Traffic Sources Conversion
What Traffic sources and landing pages gave me the most conversions and best conversion rates?
This is a custom report that tracks overall site conversions as well as a specific conversion, called Check Out. For each report I am tracking the number of conversions as well as conversion rate. For dimension, the top level measure is source/medium. For example, “Google” is a source, “organic” and “cpc (cost per click or paid search)” are mediums. A medium is the type of traffic visitors come from; sources are specific websites (Google, Bing, specific websites, email, or general direct URL input via a browser). Once I click on the source/medium in the report, I can see which landing pages generated conversions. Below is an example of a landing page conversion report.
Outcome: Determine which pages perform well; lead to conversions; and which pages need optimization.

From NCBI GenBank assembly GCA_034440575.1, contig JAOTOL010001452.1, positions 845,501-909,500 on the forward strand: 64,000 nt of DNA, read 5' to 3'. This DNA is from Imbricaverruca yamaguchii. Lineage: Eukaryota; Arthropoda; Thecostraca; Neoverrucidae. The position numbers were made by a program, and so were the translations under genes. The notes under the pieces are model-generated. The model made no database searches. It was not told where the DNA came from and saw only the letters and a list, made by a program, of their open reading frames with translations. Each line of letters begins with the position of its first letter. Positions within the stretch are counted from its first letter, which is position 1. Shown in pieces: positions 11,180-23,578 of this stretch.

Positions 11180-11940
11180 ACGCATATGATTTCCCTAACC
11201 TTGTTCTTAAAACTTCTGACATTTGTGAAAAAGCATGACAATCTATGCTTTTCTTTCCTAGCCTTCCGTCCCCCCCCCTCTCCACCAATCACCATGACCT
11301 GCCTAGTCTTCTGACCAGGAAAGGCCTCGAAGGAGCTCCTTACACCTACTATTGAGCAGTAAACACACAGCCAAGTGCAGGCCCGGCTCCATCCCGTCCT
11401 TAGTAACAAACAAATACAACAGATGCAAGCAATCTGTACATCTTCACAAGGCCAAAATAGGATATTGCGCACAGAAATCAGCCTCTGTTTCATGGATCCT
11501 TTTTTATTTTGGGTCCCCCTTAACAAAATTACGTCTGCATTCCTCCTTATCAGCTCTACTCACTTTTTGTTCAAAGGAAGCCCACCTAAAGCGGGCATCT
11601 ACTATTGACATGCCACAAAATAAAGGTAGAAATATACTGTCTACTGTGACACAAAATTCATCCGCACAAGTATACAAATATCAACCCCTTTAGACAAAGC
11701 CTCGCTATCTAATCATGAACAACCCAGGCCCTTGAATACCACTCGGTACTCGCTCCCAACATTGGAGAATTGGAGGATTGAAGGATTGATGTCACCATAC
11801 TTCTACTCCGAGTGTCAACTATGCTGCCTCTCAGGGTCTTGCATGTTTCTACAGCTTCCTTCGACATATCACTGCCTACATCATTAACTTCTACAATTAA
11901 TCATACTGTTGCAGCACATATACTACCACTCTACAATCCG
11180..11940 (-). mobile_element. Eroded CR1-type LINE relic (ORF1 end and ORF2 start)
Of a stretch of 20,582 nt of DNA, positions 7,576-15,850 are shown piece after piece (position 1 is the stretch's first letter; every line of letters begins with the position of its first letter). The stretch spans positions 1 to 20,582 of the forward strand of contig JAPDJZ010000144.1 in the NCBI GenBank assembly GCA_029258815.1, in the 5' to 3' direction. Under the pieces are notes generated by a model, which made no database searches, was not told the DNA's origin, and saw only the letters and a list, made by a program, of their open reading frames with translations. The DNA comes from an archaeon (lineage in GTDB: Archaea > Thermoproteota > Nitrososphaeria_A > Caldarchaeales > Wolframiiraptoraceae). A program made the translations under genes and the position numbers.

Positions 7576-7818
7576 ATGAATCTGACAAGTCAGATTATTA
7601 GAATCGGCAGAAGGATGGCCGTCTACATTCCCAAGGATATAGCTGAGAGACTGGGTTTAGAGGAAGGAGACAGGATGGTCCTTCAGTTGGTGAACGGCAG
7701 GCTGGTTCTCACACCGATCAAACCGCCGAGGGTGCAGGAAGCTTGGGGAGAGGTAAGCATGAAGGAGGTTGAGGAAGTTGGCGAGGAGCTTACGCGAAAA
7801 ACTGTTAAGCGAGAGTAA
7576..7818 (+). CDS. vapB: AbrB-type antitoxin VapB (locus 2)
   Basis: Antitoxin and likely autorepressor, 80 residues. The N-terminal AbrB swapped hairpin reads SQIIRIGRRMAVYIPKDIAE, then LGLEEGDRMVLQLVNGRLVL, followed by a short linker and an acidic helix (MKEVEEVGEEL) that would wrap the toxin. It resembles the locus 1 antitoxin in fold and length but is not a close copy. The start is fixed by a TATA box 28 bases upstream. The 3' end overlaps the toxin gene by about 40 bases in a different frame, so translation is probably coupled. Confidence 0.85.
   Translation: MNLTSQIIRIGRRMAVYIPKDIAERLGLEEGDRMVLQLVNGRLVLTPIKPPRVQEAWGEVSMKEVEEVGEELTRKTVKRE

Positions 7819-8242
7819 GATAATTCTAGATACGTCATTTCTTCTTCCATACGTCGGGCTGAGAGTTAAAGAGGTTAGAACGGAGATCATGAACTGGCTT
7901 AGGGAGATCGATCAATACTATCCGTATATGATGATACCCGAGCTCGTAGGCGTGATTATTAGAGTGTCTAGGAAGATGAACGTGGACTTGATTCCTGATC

What Referring Sites (including social, email, and any website that has my link- a measure of SEO) give me the most conversions and best conversion rates?
This report tracks all those sources minus search engines and direct browser visits (audiences typing in URLs or clicking bookmarked sites). It’s useful to see where traffic and conversions come from. You can measure back links from SEO, guest blog links, social media sites, banner ads on enewsletters or websites, etc. With proper tagging, this data can be sliced and diced further. You may wish to track ad networks, specific websites, videos, pre-roll, etc. It’s all here, as long as links from these sites are tagged using Google’s URL tag builder and you properly tag external links. Programs like Doubleclick can help this task if you’re buying multiple ad networks or DSPs, but you need to manually tag links for more granular referral link analysis.